“Running Fiercely Toward a High Thin Sound” by Judith Katz— The Twenty-Fifth Anniversary Special Edition

Katz, Judith. “Running Fiercely Toward a High Thin Sound”, Bywater Books, 2017.

The 25th Anniversary Special Edition

Amos Lassen

Judith Katz takes a look at a Jewish family with three daughters. Nadine’s (née Morningstar) leaves the family home and moves escapes from her incendiary Jewish family into the lesbian town of New Chelm. She sees this not so much as a move but rather as an escape. Originally published in 1992, the book won the Lambda Literary Award for Best Lesbian Fiction.

Most of the plot is about two of the sisters. Nadine is a troubled violin player, who has been estranged from her family since the Friday evening she set her hair on fire; and Jane, who is thought to be the good daughter”. Jane, however, does not see herself as such and issues are raised as she gets ready to be the maid of honor in the wedding of the third sister, Electa. Both Nadine Jane’s now live in New Chelm, the lesbian Jewish community. After accidentally running into each other, they face several events that take them back to the family. The girls’ mother shares that preparations for her daughter’s wedding remind her of her childhood dream of becoming a rabbi.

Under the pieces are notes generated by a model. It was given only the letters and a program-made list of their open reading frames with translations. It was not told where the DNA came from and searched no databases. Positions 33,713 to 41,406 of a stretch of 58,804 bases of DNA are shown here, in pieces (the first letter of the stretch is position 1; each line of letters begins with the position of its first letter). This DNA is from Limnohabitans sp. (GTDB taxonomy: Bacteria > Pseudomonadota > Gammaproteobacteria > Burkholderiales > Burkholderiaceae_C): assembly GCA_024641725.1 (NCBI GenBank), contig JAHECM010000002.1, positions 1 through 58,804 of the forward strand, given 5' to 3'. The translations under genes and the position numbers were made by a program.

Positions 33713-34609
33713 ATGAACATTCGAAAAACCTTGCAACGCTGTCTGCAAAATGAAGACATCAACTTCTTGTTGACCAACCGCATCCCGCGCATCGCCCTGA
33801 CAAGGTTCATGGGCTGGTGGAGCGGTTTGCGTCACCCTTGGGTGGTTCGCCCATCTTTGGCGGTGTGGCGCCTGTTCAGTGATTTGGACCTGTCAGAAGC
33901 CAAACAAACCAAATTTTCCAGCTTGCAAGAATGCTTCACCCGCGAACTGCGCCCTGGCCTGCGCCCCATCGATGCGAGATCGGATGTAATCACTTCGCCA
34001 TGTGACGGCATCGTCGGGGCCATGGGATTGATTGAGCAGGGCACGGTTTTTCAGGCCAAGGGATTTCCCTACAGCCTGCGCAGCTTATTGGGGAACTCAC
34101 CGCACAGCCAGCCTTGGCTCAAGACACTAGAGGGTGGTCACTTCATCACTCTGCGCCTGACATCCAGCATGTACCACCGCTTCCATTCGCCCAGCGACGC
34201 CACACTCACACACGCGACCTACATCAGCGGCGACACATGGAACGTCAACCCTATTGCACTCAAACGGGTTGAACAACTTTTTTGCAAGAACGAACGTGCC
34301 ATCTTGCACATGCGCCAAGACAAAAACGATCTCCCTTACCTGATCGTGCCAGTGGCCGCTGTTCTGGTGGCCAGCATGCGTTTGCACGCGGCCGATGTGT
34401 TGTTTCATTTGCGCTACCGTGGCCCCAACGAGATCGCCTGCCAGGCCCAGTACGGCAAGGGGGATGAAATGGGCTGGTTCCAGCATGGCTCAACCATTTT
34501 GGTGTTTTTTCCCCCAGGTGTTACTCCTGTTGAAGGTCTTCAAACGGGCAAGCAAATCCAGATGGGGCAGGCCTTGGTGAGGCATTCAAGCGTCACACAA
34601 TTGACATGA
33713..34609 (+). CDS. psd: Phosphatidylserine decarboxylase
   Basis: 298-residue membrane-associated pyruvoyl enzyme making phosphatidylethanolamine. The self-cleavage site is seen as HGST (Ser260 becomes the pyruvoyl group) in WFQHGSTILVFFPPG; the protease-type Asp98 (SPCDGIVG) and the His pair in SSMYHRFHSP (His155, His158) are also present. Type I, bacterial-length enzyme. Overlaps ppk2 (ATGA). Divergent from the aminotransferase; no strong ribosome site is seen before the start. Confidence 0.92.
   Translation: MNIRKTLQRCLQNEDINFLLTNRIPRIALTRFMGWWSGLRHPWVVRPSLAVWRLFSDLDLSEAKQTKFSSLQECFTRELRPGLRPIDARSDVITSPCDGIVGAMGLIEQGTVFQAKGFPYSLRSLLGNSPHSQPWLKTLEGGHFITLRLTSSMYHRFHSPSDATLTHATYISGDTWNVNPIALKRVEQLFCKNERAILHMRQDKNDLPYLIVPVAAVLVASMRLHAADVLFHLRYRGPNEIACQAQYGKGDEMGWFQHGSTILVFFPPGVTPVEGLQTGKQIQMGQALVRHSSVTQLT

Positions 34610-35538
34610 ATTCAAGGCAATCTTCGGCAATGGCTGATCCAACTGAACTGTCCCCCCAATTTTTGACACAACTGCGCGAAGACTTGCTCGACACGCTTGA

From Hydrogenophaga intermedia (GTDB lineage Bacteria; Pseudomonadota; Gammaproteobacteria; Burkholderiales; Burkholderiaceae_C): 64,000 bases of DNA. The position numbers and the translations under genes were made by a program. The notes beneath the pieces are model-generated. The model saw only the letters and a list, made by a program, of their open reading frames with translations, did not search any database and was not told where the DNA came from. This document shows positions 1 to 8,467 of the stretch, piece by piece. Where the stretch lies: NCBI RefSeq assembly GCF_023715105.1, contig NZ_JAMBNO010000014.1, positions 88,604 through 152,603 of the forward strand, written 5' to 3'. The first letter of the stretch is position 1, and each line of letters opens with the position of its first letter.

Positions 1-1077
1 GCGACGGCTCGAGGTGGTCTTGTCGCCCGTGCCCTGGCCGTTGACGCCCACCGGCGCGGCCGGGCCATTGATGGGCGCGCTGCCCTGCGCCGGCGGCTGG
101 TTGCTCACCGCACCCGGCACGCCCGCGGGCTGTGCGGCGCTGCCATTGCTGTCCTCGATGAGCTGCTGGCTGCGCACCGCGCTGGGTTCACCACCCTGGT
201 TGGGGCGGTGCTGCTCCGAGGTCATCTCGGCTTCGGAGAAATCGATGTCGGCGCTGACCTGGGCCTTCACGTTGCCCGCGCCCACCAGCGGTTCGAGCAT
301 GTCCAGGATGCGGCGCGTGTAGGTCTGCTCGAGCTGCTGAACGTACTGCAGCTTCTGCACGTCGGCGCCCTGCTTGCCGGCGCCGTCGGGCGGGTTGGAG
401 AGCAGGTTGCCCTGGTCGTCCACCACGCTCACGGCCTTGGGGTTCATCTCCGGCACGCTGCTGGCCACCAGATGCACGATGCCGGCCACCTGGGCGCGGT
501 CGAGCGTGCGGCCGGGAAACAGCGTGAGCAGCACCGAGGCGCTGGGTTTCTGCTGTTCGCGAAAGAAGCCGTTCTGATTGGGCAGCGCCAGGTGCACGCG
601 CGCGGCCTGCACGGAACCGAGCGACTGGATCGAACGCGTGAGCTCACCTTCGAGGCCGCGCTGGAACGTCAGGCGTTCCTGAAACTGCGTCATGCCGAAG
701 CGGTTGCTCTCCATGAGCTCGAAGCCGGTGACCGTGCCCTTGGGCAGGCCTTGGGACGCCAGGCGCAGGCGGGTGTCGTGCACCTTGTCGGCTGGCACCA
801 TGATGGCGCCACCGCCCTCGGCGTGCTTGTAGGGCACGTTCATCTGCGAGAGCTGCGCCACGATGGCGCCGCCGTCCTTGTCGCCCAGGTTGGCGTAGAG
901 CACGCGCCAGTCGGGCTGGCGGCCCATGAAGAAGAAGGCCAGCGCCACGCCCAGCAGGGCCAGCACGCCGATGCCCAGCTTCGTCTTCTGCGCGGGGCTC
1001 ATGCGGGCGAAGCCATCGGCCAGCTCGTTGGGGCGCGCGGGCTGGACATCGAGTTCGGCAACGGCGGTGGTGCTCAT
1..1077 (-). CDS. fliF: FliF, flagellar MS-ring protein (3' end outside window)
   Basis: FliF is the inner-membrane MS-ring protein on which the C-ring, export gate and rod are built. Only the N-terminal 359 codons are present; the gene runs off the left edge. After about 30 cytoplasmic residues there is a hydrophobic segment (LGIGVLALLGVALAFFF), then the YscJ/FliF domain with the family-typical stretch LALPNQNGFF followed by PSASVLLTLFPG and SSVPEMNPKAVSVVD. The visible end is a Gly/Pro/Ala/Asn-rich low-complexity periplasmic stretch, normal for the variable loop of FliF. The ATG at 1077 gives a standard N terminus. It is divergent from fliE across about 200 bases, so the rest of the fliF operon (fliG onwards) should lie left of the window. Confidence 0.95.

Succinctly said the plot goes like this: “Nadine Pagan’s dyke sister Jane wants to find her. Her lover Rose wants to marry her. And her mother Fay wants to forget her. All Nadine wants is to stop the buzzing in her head.”

The story centers on the experiences of Nadine and Jane Morningstar and the themes of alienation, familial dysfunction, coming-of-age, identity formation, drug addiction, and obsessive romance. The novel is character-driven and author Katz has indeed created unforgettable characters and we not only see but also understand and experience their struggles. While this is on the surface a book about lesbians and Jews, it is so much more than that as it examines the human condition in modern society.

The magical realism of the plot reminded me of writings by Isaac Bashevis Singer and it is fascinating to see how Katz took her world and made it contemporary. Others have mentioned that they did not care for this but I, personally, loved it.

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